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Thread: GM, Chrysler tell Romney he's wrong about Chinese jobs claim

  1. #61
    Senior Member zeus3925's Avatar
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    Quote Originally Posted by road kill View Post
    The perception is that labor unions contribute and vote heavily in favor of the Democrats.
    Hence a voting block.

    If you have information to the contrary, that would be interesting to see.
    The Teamsters have been Republican supporters in the past. Don't know about now. Perhaps a Teamster can enlighten us.
    Zeus

    I don't want to feed an ugly dog!

  2. #62
    Senior Member JS's Avatar
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    Quote Originally Posted by road kill View Post
    The perception is that labor unions contribute and vote heavily in favor of the Democrats.
    Hence a voting block.

    If you have information to the contrary, that would be interesting to see.
    You are very observant!! The Democratic platform and, with rare exceptions, Democrat candidates better represent the interests of our membership as well as the ability of the leaders to represent. The very right of workers to organize and act collectively if they choose is not to be taken for granted. You do live in Wisconsin, right!

    Additionally, in our view, the platform of the Dems on other issues, social and economic, align more closely with the needs of the working class in general. In the end, nobody ever gets everything they want ... democracy is an exercise in compromise and human nature seems to be that we complain more about what we don't get than celebrate what we do get. But we all support those that best represent our views and none of us should have to apologize for that.

    As far as contributing and voting heavily in favor of Democrats, that needs to be taken in perspective. If the unions had nearly as much clout in the running of the country that outsiders think, things would be a whole lot different! Remember NAFTA? That sure wasn't a labor friendly item. And even though it was drafted by a previous administration, we had our president in office when it came across the desk and rather than kill it, he signed it under pressure. So much for labor's big stick.

    Despite common perception, union members do not vote in a solid block regardless of the endorsements of the leadership. Many of the young members value the benefits but don't have an understanding of how they were won and how easily they can be taken away. They have not made the investment that the old organizers did and don't have the same priorities. They are more concerned about their new boat or snowmobile ... things they would not be able to afford had not the oldtimers plowed the ground ... to be worried about voting. Part of the reason for the decline of the labor movement in the country. (Not that much different from the problems faced by retriever clubs )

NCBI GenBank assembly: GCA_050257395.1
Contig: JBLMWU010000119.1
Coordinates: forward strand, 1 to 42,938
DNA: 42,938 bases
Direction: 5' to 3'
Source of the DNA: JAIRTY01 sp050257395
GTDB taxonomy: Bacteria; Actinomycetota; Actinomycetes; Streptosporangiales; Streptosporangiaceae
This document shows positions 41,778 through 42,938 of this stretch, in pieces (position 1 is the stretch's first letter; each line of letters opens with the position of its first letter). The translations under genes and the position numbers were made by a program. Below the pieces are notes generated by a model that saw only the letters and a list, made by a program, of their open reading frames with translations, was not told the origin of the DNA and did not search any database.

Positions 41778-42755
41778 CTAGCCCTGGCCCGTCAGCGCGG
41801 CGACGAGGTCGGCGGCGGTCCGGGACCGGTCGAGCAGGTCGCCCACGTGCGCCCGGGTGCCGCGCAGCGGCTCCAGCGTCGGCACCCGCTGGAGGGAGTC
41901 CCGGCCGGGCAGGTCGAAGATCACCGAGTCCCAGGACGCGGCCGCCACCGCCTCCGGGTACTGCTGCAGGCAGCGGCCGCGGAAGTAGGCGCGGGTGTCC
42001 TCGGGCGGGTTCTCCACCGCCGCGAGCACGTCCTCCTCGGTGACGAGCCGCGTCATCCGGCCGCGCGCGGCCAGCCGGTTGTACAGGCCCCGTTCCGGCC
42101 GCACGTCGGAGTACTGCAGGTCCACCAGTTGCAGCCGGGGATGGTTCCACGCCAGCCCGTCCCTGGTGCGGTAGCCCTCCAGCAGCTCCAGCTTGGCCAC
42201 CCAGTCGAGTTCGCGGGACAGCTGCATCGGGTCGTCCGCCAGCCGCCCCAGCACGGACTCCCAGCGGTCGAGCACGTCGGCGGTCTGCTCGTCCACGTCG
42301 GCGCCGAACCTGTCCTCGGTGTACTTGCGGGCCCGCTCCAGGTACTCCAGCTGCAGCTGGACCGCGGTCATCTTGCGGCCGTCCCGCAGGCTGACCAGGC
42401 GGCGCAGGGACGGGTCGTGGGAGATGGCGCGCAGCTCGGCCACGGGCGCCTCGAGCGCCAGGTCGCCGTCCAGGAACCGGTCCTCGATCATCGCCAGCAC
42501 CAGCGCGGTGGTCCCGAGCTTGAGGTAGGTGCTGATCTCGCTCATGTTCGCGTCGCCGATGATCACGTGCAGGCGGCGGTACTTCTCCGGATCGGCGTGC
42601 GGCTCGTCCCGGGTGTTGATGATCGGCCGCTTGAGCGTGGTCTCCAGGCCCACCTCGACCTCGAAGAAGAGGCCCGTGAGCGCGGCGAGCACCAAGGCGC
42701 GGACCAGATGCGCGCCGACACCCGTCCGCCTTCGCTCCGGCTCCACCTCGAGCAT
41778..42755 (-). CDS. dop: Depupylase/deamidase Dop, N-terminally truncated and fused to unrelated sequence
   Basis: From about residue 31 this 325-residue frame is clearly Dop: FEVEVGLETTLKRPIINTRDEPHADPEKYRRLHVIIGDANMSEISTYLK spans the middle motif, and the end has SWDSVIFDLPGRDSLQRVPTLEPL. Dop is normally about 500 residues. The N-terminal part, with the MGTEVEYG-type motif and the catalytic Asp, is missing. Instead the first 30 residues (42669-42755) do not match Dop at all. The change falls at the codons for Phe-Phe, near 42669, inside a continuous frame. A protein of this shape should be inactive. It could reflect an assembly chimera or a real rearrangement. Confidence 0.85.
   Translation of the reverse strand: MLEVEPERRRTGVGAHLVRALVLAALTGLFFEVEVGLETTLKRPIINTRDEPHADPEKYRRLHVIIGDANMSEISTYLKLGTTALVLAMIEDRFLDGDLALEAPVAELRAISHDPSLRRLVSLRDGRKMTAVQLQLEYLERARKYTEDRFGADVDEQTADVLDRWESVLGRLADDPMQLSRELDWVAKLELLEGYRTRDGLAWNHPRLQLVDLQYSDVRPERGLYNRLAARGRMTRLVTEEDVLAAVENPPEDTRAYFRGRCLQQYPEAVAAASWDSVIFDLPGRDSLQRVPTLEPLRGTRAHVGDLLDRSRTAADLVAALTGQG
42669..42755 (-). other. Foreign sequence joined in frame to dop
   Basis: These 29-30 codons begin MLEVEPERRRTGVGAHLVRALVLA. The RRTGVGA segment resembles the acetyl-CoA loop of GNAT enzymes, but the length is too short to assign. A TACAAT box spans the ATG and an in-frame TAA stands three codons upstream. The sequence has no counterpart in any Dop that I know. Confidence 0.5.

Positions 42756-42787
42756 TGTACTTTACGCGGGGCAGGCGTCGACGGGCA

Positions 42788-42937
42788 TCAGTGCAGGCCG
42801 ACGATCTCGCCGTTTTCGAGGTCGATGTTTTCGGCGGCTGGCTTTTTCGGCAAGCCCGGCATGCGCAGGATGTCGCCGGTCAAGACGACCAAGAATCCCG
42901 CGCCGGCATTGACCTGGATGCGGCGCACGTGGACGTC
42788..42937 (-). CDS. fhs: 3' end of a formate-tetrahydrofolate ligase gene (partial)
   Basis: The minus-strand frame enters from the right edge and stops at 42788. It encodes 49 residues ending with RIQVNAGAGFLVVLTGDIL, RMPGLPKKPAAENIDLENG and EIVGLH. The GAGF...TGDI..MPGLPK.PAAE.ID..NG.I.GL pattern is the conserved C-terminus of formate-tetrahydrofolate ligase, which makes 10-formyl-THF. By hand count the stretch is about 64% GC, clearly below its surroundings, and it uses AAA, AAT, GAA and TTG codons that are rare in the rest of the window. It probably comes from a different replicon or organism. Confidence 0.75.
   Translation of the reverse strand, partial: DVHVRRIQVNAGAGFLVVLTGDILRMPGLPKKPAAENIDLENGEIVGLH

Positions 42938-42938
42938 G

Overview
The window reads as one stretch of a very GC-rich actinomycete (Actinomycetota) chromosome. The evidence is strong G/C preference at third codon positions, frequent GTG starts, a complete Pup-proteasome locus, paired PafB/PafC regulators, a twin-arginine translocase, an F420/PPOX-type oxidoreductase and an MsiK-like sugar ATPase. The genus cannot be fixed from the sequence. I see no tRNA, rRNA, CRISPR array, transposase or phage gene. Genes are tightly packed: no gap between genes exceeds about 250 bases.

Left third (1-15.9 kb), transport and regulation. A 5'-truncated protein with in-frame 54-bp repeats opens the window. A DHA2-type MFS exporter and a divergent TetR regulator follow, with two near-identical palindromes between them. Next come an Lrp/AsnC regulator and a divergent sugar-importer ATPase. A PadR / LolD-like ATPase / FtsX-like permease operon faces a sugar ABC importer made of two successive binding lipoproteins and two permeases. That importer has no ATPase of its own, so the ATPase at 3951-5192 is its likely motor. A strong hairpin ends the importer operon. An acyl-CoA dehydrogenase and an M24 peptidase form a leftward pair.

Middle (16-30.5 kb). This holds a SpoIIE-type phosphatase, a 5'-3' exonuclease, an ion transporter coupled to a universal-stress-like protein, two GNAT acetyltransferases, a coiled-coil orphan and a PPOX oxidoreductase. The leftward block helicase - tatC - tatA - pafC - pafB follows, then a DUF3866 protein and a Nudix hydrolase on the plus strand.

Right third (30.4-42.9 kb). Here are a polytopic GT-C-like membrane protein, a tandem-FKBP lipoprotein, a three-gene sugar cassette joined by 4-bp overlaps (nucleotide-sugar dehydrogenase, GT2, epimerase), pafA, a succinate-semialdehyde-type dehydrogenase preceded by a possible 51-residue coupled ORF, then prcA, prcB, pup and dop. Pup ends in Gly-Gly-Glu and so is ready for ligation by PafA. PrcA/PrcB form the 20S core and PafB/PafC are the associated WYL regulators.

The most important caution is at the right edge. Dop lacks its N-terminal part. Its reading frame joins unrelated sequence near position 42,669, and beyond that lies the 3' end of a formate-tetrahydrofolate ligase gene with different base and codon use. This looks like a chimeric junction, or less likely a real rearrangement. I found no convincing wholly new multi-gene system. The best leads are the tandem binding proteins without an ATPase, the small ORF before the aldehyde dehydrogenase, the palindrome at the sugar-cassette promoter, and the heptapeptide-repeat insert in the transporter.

Labor's financial contributions are restricted more than people realize, too. Most people don't know that union dues money can NOT be used for political contributions. We can use some in educational efforts toward our own members and that type of activity but financial contributions to parties or candidates must be funded by voluntary, special contributions from the members.

    No question the unions heavily support the Dems most of the time, but we are a ways down the list in terms of having a major influence in the party.

    JS
    “Don’t wave your phony patriotism in MY face! If you really love America, open your wallet and hire an American kid to build what you buy. Think of all our problems that might solve.” Doug Fraser (paraphrased) 1980

    Real Americans buy American.



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  3. #63
    Senior Member zeus3925's Avatar
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    Quote Originally Posted by achiro View Post
    Was anything done in the bailout to change the overall situation of GM or Chrysler? In other words in a bankruptcy they would have worked on their debt, made changes to allow for financial stability(and hopefully growth in the long term), and some other stuff that goes along with a bankruptcy. Did they do any of that or are they in the same situation as before? If they did any of that, did they do enough for long term sustainability or is it a short term gain/long term loss sort of thing?
    First the old GM continues on as Motors Liquidation Company. Old Chrysler continues on as Old Car Co. Those companies are essentially there to settle legal claims against the old GM and the old Chrysler and to dispose of any assets remaining from the old companies. In effect, the government governments of US and Canada provided start up capital for the new companies, now known as General Motors and Chrysler respectively. The new Chrysler was in turn purchased by Fiat. This allowed the new GM and Chrysler to pick and purchase the most viable assets of the old companies. The new GM, for instance, did not purchase Pontiac, Saturn, Hummer, and Saab. This allowed the companies to obtain the most productive facilities and the most popular brands.